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Media a key role in getting our messages out; and in Ethiopia’s development

On April 29th, 2012 a full house of national journalists from government and private media joined UN Communication Officers in a national workshop on the status of the Millennium Development Goals (MDGs) in Ethiopia and the role of media in taking these forward. The presenter from UNDP coordinating the MDG programme in Ethiopia highlighted that only three years remain until 2015 for the goals to be realized – a lot is expected from journalists to advocate on the goals starting from the grassroots level. The goals are:

  • Goal 1: Eradicate Extreme Poverty and Hunger
  • Goal 2: Achieve Universal Primary Education
  • Goal 3: Promote Gender Equality and Empower Women
  • Goal 4: Reduce Child Mortality
  • Goal 5: Improve Maternal health
  • Goal 6:  Combat HIV/AIDS Malaria and other Diseases
  • Goal 7: Ensure Environmental Sustainability
  • Goal 8: Develop Global Partnerships for Development

More on MDG’s

Participants discussed the various goals and suggested ways the media could promote them. Most groups mentioned that media needs to be proactive in covering stories around the MDGs – advocating for both success stories and those lagging behind.

After this ‘diagnosis’ phase, Wanjaro Kago (Institute of Communication and Development International from Kenya) explains ways to make development news more interesting and engaging for the general public as well as other stakeholders including decision makers. She gave some key recommendations on how to make the development news more about our day to day lives. Some include:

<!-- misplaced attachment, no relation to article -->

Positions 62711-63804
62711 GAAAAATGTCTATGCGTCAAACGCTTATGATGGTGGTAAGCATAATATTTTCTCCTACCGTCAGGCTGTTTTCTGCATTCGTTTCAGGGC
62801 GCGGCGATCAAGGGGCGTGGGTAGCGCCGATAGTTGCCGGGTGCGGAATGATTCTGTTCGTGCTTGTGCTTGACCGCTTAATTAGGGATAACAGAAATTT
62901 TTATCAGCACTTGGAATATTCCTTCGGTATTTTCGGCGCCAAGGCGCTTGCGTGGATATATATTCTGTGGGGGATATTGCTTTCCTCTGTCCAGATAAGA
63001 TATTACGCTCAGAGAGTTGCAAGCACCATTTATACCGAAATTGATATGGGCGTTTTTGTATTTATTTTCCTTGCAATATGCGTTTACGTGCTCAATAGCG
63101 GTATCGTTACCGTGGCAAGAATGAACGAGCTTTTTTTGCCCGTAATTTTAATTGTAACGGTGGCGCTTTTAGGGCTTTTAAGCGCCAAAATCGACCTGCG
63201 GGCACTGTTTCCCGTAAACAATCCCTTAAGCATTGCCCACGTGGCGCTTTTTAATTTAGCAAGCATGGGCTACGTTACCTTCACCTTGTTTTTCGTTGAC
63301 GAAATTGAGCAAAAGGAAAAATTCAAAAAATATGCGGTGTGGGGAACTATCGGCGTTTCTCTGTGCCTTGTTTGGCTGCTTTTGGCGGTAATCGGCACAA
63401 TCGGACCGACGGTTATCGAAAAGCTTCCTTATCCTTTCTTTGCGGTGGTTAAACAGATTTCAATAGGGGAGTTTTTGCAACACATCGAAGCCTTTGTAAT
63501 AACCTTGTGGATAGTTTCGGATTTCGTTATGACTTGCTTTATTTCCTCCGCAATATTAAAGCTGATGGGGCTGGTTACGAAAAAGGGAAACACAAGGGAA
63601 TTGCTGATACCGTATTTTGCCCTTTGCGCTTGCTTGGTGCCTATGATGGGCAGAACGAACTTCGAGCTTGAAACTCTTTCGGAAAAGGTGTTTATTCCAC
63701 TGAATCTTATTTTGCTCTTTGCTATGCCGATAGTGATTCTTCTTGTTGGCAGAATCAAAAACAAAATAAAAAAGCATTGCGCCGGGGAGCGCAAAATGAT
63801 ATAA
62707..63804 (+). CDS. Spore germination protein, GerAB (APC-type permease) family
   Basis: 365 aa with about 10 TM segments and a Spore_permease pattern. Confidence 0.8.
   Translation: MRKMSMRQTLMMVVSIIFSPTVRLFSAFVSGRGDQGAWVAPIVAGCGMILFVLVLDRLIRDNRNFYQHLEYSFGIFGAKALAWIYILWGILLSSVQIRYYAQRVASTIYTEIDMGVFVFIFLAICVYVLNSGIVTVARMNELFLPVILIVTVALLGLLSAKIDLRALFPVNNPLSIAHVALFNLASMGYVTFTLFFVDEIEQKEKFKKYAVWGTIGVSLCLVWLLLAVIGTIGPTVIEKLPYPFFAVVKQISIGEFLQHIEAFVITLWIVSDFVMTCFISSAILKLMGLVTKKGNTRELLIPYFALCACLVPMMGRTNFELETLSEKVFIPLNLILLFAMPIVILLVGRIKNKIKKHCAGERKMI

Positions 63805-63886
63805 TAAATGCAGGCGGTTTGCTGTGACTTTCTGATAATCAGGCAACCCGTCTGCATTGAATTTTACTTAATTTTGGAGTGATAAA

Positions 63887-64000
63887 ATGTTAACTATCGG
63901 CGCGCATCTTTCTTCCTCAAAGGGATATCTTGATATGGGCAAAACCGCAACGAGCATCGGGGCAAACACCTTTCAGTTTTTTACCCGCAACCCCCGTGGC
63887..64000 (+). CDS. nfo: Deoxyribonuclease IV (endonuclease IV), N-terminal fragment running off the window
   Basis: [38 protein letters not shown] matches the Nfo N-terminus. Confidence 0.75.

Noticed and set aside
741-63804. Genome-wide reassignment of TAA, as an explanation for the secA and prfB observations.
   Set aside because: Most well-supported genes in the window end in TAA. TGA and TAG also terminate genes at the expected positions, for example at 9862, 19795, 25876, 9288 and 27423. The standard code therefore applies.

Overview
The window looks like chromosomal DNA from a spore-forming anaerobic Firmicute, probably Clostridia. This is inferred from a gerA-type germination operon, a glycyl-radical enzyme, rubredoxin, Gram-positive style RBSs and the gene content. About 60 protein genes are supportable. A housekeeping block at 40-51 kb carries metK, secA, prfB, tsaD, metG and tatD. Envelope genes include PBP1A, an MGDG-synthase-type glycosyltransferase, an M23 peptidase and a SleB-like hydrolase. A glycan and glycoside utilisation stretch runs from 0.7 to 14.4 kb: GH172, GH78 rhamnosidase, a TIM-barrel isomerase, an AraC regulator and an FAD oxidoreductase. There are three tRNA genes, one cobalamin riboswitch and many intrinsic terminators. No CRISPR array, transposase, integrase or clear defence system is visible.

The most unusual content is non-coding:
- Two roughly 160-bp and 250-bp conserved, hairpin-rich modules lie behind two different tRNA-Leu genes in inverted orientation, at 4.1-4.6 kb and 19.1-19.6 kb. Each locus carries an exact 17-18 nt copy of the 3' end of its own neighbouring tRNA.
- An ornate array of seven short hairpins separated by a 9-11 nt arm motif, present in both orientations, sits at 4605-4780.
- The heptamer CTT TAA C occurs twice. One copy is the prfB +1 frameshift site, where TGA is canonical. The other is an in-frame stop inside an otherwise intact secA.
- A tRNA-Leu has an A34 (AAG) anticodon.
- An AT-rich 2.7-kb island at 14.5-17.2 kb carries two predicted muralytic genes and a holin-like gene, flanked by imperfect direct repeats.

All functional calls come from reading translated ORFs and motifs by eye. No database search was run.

• Journalists need to dig deeper to get to the issues behind the concept;
  • In-depth reporting beyond the newsworthiness of issues – analysis that can catalyze debate;
  • Relate MDGs to our everyday lives – service delivery and good governance;
  • Link issues to political processes – e.g. gender and the constitution;
  • Demonstrate with concrete examples;
  • Illuminate MDGs by telling stories with vivid examples and figures;
  • Illuminate and package attractively;
  • Engagements and people that attract media;
  • Use of catchy taglines.

She remarked that NGO’s and international organizations have much knowledge, experience, surveys, case studies and research, but, they:

  • Often use terminology only familiar to themselves;
  • Recognize media as an important partner in in their work, but reach out to media only when they want their events covered.

Thus, they need to:

  • Step away from technical terms and use everyday familiar language;
  • Provide useful leads and insights to the media;
  • Involve journalists in processes so as to build true partnerships;
  • Provide media with regular progress;
  • Provide platforms on different media outlets for debate;
  • Use high profile personalities as necessary;
  • Utilize citizen journalism and new media;
  • Get the real MDG stories – from the rural communities.

Adela Barungi concluded with a presentation on media and volunteerism for MDGs from the United Nations Volunteers (UNV). She stressed that media:

  • Needs to tell the untold stories;
  • Is a very powerful intermediary to the public and and influence specific groups;
  • Has great potential to exemplify the impact of volunteerism in development through interesting human interest-led stories.

The workshop ended with a call for journalists to volunteer to be ‘ambassadors’ on the three MDGs that are not on track in Ethiopia – those on gender inequality, maternal health and environmental sustainability.

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